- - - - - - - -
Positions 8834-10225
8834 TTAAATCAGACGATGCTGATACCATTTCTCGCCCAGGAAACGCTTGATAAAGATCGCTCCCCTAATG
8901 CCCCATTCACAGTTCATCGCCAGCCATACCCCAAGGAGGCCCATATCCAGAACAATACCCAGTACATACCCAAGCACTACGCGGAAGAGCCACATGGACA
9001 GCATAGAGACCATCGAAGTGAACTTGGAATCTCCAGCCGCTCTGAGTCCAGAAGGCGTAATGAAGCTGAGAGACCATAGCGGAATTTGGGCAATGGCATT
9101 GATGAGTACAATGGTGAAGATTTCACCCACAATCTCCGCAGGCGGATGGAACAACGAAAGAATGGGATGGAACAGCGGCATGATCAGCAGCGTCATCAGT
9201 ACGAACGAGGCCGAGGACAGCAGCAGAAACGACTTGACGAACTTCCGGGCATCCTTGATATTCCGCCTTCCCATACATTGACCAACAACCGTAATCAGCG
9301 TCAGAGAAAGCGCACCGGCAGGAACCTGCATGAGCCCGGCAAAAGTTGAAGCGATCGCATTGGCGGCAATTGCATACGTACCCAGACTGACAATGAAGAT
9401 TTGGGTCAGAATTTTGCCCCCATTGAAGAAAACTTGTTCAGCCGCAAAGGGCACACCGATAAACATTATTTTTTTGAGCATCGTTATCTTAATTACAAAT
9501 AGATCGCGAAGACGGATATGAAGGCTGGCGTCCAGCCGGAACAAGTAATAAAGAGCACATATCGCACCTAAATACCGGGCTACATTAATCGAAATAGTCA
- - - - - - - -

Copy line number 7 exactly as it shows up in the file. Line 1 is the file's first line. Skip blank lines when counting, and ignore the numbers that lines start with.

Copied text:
9301 TCAGAGAAAGCGCACCGGCAGGAACCTGCATGAGCCCGGCAAAAGTTGAAGCGATCGCATTGGCGGCAATTGCATACGTACCCAGACTGACAATGAAGAT